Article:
IRVING, Texas -- As you look for the game or the play or the moment in which the Dallas Cowboys' season became this, just know your answer will be different than Jason Garrett's.
Maybe it was the Week 2 win at Tennessee when Tony Romo delivered a third-and-15 after the Titans cut a 16-0 halftime lead to just six points. Maybe it was the win at Seattle and that third-and-20 catch by Terrance Williams. Or Romo's spin-o-rama away from J.J. Watt against the Houston Texans. Or the scoreless first half put up by the defense on the New Orleans Saints. Or the comeback from a 21-0 deficit against the St. Louis Rams.
All of them might be good choices as you look back at this 11-4 record and wonder if you want to buy an NFC East champion T-shirt or hat for Christmas.
To Garrett, it was the Week 1 loss to San Francisco. Romo admitted to having some doubt about his own abilities after throwing three interceptions in that game. Garrett found solutions.
"I'm the only guy around that I know who felt good after the San Francisco game," Garrett said. "When I watched that game in detail -- and I told our team this -- I said, 'That game told me what we were capable of doing. But it also told me what we had to do as a football team.' If you remember in that game, we turned the ball over three times against a really good football team, and they took advantage of it. They beat us. They beat us handily. But we also did some positive things. We did a good job on defense, slowing them down. We ran the ball fairly well against a good defensive team. To me, if you get in there and you say, 'Let's take these plays away. Let's not play that way to give good teams these kinds of opportunities. Let's go play this way. Let's defend the run. Let's run the ball. Let's take advantage of some opportunities in the passing game when we get some favorable looks to throw it. That's the kind of team we can be.' I expressed that to our staff after the game. I expressed that to our team."
The Cowboys lost 28-17 to the Niners. San Francisco returned a DeMarco Murray fumble for a touchdown on the game's second play. Later in the first quarter, Romo had a pick returned to the Dallas 2, which was turned into a touchdown. His third interception of the first half was also turned into a touchdown.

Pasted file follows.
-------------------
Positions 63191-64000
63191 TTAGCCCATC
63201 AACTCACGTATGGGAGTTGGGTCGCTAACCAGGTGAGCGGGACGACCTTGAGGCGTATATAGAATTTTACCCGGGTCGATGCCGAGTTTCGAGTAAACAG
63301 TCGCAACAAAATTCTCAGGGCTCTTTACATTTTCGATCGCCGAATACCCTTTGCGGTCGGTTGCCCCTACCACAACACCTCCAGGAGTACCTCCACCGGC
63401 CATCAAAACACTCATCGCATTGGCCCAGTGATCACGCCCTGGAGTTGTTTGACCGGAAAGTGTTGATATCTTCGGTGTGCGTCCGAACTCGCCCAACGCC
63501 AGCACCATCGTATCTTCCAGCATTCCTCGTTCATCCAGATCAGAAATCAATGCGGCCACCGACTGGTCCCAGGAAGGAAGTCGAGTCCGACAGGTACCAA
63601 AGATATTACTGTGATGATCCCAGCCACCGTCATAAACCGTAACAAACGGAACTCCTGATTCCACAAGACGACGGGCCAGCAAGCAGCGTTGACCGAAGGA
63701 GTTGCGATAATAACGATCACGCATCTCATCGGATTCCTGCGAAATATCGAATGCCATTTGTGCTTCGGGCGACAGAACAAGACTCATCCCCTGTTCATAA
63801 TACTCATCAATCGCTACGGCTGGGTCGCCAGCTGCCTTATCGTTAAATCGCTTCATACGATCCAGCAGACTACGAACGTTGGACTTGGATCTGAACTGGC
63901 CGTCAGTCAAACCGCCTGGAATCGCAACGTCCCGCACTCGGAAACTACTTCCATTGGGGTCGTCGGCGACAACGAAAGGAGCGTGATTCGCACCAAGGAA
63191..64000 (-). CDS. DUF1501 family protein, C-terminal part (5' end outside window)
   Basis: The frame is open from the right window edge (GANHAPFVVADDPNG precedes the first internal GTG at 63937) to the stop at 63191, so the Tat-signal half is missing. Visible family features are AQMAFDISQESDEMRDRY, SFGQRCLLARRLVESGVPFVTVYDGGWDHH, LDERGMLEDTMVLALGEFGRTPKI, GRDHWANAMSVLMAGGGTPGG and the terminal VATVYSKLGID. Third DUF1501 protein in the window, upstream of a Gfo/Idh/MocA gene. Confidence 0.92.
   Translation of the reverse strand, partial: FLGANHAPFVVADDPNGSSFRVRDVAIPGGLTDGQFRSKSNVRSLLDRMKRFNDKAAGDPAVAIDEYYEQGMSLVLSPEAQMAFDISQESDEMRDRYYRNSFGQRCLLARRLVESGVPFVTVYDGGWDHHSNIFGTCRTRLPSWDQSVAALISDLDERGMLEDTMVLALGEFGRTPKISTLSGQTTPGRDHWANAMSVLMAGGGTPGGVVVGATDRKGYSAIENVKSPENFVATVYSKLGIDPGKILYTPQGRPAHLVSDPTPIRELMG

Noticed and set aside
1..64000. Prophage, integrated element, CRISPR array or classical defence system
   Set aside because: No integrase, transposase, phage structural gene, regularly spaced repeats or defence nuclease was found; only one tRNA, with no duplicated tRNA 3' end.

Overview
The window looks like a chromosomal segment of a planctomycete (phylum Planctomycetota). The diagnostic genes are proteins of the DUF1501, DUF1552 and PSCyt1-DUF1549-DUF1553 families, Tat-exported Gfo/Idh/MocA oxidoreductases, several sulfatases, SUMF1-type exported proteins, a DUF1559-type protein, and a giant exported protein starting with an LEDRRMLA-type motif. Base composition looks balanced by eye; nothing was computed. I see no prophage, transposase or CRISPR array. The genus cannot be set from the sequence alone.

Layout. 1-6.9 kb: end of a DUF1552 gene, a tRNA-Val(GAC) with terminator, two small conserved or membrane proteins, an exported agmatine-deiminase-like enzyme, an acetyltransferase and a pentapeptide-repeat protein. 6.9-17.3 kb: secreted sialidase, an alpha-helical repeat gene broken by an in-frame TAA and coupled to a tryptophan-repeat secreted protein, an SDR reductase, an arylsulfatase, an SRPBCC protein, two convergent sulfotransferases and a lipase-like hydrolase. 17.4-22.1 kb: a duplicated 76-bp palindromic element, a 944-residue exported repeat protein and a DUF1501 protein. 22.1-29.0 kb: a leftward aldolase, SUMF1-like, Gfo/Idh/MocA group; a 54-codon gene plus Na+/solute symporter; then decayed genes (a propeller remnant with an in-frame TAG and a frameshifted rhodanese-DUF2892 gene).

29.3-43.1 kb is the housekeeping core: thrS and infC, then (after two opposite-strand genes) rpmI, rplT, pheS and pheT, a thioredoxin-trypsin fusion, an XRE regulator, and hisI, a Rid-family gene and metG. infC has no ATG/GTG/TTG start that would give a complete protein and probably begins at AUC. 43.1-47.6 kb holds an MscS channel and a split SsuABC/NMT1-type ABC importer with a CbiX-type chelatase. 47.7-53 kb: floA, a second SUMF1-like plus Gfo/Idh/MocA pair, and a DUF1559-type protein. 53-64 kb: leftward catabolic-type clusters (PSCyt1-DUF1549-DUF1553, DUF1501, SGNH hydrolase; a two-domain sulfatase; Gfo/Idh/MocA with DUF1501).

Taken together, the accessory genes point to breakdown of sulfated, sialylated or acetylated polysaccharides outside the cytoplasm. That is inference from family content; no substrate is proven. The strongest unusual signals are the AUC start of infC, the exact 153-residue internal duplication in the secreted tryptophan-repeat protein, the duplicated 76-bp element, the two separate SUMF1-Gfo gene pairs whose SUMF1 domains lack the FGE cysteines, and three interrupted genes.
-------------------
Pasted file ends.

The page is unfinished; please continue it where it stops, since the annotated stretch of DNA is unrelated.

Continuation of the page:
San Francisco had a 28-3 halftime lead and coasted in the second half.
Garrett's answer was not even part of the question. Garrett was asked if he had similar doubts as Romo about the quarterback's play after that game.
Garrett brought the answer back to Romo.
"I expressed it to Tony very directly about the style of football we could play and be successful with," Garrett said. "That game to me was encouraging because of the success and the kind of team that that team has been over the last three years, and we did something that really prevented us from winning that game, but I felt like if we could take those plays away, there was a lot of good stuff in that game. That applies to Tony, as well. Tony's a really, really good football player. He's been a good football player for a long, long time, and when he plays the right way in the right kind of environment, he can be among the best in this league. I think that's how he's played throughout this year."
Romo has rebounded with his best season. He has 32 touchdown passes and eight interceptions. In three December games, Romo has 10 touchdown passes and no interceptions. His name has been linked more to most valuable player talk in the last week, but Garrett is not concerned with those conversations.
"Obviously he's had a fantastic year for us. He's been a great leader for our team," Garrett said. "He's played really well. He's made some big plays. He's certainly a difference-making player for our team. Again, we're not really talking about individual statistics and individual rewards. It's about our football team playing good football."
To Garrett, it was about the team after the San Francisco game, too.